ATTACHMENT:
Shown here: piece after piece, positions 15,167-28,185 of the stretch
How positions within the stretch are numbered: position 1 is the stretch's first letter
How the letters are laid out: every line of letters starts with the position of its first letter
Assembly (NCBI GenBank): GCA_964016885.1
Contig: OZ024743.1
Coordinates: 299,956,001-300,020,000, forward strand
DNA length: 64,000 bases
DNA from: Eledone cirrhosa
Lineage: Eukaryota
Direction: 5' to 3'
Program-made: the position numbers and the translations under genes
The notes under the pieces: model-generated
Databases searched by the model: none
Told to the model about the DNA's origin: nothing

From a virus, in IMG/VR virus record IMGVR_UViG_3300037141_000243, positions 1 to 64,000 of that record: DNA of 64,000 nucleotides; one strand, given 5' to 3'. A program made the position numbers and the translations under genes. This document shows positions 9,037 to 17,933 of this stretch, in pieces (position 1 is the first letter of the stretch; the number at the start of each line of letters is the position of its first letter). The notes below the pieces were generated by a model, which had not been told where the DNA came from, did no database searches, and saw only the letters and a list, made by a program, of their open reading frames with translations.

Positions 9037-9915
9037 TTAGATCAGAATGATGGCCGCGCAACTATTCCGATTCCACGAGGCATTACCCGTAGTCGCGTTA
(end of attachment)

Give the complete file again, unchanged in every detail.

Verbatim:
Shown here: piece after piece, positions 15,167-28,185 of the stretch
How positions within the stretch are numbered: position 1 is the stretch's first letter
How the letters are laid out: every line of letters starts with the position of its first letter
Assembly (NCBI GenBank): GCA_964016885.1
Contig: OZ024743.1
Coordinates: 299,956,001-300,020,000, forward strand
DNA length: 64,000 bases
DNA from: Eledone cirrhosa
Lineage: Eukaryota
Direction: 5' to 3'
Program-made: the position numbers and the translations under genes
The notes under the pieces: model-generated
Databases searched by the model: none
Told to the model about the DNA's origin: nothing

From a virus, in IMG/VR virus record IMGVR_UViG_3300037141_000243, positions 1 to 64,000 of that record: DNA of 64,000 nucleotides; one strand, given 5' to 3'. A program made the position numbers and the translations under genes. This document shows positions 9,037 to 17,933 of this stretch, in pieces (position 1 is the first letter of the stretch; the number at the start of each line of letters is the position of its first letter). The notes below the pieces were generated by a model, which had not been told where the DNA came from, did no database searches, and saw only the letters and a list, made by a program, of their open reading frames with translations.

Positions 9037-9915
9037 TTAGATCAGAATGATGGCCGCGCAACTATTCCGATTCCACGAGGCATTACCCGTAGTCGCGTTA